back in the saddle

lego cowboy

I was out of town for two weeks and sick / working nonstop for another two upon my return, so I skipped a bunch of French conversation meetups. This Monday’s was the first one I went to in a month, but somehow, I found that the time away had solidified things instead of making me forgetful. Talking and understanding came easier than usual.

I had a different experience with running. Since I started two years ago, I haven’t gone more than two and a half weeks without at least a cursory jog just to keep myself in the game. I heard that two weeks is the amount of time you can go without exercise before you start to lose your ability to perform at the same level, so I didn’t expect much when I went for a run late last week. In fact, I practically had to drag myself out of the house because I really hadn’t missed running at all and had become okay with the idea of never doing it again. I was surprised to be able to go nearly as long and far as I usually do (which is not long or far at all), but my legs hurt like hell the next day, and I have now developed a mysterious gimpy knee after having no knee problems ever. And when I went out again a few days later I could barely go a mile.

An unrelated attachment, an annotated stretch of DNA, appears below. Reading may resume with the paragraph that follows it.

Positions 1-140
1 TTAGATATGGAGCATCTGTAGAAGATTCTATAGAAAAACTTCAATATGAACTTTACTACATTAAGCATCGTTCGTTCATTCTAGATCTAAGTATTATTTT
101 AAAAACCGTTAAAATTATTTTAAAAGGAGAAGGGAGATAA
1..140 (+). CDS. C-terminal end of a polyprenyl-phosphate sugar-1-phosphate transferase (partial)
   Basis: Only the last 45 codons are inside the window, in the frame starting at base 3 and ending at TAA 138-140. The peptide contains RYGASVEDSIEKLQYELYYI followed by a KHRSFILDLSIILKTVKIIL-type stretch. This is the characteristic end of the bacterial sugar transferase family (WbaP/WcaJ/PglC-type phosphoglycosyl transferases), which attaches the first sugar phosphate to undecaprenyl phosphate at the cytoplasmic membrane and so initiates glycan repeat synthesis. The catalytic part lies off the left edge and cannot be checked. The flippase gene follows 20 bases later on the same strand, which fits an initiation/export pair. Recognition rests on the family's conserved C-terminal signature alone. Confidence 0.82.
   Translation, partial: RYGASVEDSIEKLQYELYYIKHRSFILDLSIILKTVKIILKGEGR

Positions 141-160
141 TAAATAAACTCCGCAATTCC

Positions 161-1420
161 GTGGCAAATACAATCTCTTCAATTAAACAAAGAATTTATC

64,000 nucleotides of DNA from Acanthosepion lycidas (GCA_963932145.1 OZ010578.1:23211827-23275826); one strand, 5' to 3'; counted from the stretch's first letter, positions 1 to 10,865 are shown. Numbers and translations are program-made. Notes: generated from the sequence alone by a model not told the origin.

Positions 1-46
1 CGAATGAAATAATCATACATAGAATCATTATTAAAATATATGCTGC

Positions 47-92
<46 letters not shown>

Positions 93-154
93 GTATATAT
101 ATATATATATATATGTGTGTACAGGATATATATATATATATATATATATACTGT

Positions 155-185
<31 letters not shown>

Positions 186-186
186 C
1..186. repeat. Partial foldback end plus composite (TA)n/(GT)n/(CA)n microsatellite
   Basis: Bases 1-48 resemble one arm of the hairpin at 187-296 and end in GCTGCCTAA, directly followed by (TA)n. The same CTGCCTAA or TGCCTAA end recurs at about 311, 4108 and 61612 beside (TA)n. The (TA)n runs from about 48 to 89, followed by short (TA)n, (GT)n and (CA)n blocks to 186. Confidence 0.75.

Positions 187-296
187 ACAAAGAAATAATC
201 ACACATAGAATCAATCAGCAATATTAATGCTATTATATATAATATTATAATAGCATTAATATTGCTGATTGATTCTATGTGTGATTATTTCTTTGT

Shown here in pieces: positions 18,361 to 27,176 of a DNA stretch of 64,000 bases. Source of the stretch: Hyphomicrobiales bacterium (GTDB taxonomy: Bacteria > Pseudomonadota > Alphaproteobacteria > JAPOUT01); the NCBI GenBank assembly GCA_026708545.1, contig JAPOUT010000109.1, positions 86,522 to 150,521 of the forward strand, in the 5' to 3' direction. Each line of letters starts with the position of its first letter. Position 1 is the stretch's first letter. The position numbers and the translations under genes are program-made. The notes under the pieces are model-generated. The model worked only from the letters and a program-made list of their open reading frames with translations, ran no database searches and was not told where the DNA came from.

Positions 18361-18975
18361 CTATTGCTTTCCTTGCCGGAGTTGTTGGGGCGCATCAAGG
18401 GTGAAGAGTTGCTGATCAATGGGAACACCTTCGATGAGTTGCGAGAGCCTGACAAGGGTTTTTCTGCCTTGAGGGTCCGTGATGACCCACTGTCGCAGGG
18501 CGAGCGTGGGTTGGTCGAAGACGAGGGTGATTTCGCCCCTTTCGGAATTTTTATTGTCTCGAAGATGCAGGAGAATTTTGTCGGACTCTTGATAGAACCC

Still, I was glad to be back in action after so long away and even though it’s going to be tougher to get back to running than it was to return to French, it’s my only form of exercise and (theoretically) makes me feel better, so I’m going to force myself to do it until my apathy and sluggishness wane and it comes naturally again.

Scientifically speaking, I wonder: when you leave something alone for awhile and then return to it, what goes on in your brain and your body? What happened physiologically to make French easier and running harder?

(Photo: Happy Kiddo 4Ever)

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